1: Remember that 'friendly, reasonable, and likes the PCs' does not mean they aren't a threat.

For example, a Warlord (Dictator) can be nice as pie as long as you acknowledge their authority and do what they say. Of course, what they do to people who don't acknowledge their authority might not bear too much thinking on...and they're likely to make demands of the PCs to boot. Asking the PCs to go fight in a war for you is every bit as much of a threat to them as attacking them, demanding that they pay taxes is every bit as much a threat as stealing from them, and requiring that they follow laws is not exactly non-threatening either.

For another example from my most recent game, one of my PCs took a lover, a member of her gang who was utterly devoted to her (and part of her gang's Threat-type as a Family). Loyal beyond reason and willing to do anything for her. The PC had to restrain her from killing anyone who looked at her sideways. She killed several people the PC didn't want, as well as almost killing many more. Love and devotion don't make someone not a threat to peace, stability, and other things.

2: External and internal threats other than the leader. If the PCs want a reasonable leader, more power to them. But that doesn't mean anyone else does. Usurpers, enemy warlords, the relatives of the people she killed to get the job might easily feel the need to be rid of her, and take steps in that direction. Everyone wants a piece of the hardholder...and if the hardholder is an NPC, they're very fragile since you're looking at them through crosshairs, so they'll likely need the aid of the PCs to protect their position or they'll lose it and die. Having the PCs desperately try and prop up a particular status quo in Apocalypse World, despite the nature of the world fighting that idea, is an excellent source of plot and drama.
« Last Edit: January 07, 2017, 07:46:11 PM by DeadmanwalkingXI »

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noclue

  • 609
Re: When there's no PC hardholder...
« Reply #4 on: January 07, 2017, 07:12:23 PM »
They can be reasonable and nice and that's why they're a threat. Because you like and respect them and what they ask is so reasonable.

They're still in the cross-hairs.

You still make them human. They have things they want and even need. They have people they care for, maybe will even kill for. They have responsibilities that may be bigger than any particular member's feelings.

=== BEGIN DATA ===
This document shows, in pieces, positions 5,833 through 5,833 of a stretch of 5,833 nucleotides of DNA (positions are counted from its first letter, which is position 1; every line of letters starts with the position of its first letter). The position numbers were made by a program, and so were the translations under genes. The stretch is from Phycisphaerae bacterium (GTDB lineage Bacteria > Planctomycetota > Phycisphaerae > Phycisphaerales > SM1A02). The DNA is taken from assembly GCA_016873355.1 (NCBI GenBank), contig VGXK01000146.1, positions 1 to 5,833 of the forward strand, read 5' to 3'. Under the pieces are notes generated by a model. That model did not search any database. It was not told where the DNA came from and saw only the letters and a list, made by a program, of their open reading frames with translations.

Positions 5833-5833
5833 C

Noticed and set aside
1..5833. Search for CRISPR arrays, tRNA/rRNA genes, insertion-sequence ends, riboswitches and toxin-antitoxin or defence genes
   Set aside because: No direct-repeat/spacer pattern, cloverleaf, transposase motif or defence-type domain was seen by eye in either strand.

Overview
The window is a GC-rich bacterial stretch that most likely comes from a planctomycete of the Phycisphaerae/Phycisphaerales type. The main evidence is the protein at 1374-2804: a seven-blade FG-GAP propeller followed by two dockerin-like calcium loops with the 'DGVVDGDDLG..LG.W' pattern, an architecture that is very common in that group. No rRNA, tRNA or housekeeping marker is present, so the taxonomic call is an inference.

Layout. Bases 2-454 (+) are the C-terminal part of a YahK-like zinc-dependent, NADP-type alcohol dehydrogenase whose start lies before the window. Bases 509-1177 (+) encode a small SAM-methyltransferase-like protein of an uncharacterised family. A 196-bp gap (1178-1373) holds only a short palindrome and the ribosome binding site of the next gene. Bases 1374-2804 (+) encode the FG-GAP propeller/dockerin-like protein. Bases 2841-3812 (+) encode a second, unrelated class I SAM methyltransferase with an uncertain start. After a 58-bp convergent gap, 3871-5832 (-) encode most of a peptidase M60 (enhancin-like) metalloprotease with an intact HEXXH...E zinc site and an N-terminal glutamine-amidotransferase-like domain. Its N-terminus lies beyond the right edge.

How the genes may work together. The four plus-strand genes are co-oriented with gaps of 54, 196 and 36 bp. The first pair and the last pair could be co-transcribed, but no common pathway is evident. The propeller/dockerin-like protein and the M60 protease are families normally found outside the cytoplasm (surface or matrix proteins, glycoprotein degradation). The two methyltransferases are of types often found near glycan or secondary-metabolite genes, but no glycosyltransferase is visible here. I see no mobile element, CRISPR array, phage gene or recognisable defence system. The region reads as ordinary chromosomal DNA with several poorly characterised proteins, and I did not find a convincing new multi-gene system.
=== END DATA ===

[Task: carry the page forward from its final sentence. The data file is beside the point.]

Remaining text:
James R.

    "There is a principle which is a bar against all information, which is proof against all arguments and which can not fail to keep a man in everlasting ignorance-that principle is contempt prior to investigation."
     --HERBERT SPENCER

Re: When there's no PC hardholder...
« Reply #5 on: January 08, 2017, 12:05:52 PM »
Thank you all for great thoughts, excellent writing and both inspiration and assurance that the choices I/The Conversation make.


I remember Cheyenne, who was a female hardholder who tried to do her best for the society. She was a potential threath to the Hocus and the Faceless. The Hocus' cult was really industrious and nice, allthough the seremonies was about sinning and fire and they soon evolved differently. The Faceless was partners, if not friends, with Cheyennes go-to-man. Cheyenne had a thing for the Driver, and they responded to a booty-call out of fear (for the safe haven) and ended up with -1-ongoing for almost the complete campaign. Oh, and she became a scary threath when the Faceless' discarded mask took her...


Now the only threath Hindenburger is involved in is the Angel's vision of her being shot by Cobalt. Cobalt was stitched together and on a 7-9 result I assured the Angel that Cobalt would survive the surgery.

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DannyK

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Re: When there's no PC hardholder...
« Reply #6 on: January 10, 2017, 03:15:30 PM »
My favorite trick for an NPC Hardholder: "Hey, PC A, the cardholder just asked you for a way to neutralize the threat posed by PC B if they ever go off the reservation.  Just an insurance policy. What do you do?" Get the Savvyhead working on a gadget to disable the Brainer's gadgets, or the Brainer trying to put a kill-switch in the Gunlugger's head.  It doesn't have to be mean, it doesn't have to be a secret.  It's just, "I gotta protect the settlement, and you're a major threat." 

Re: When there's no PC hardholder...
« Reply #7 on: January 11, 2017, 02:59:30 PM »
Wow! That's cool DannyK. Especially if it's a benevolent/likeable Hardholder.

I think I experienced it from an PC Hardholder once, as the Gunlugger and Battlebabe had complained about my Brainer being a terrible threath and the Hardholder said in really clear terms that "[Brainer] has prover her loyalty over and over again, she's just come home after being tortured. You [gunlugger], you don't pull your share here!"    ... and the situation was ended with 'im as a end-scene quote to the sniper-Battlebabe: "... you know, if [brainer] ever becomes a threath..."  and the [Battlebabe] responded: "Sure. With pleasure."

The NPC Hardholders shouldn't do anything less than PCs, just be easier to read and have simpler imperatives. :D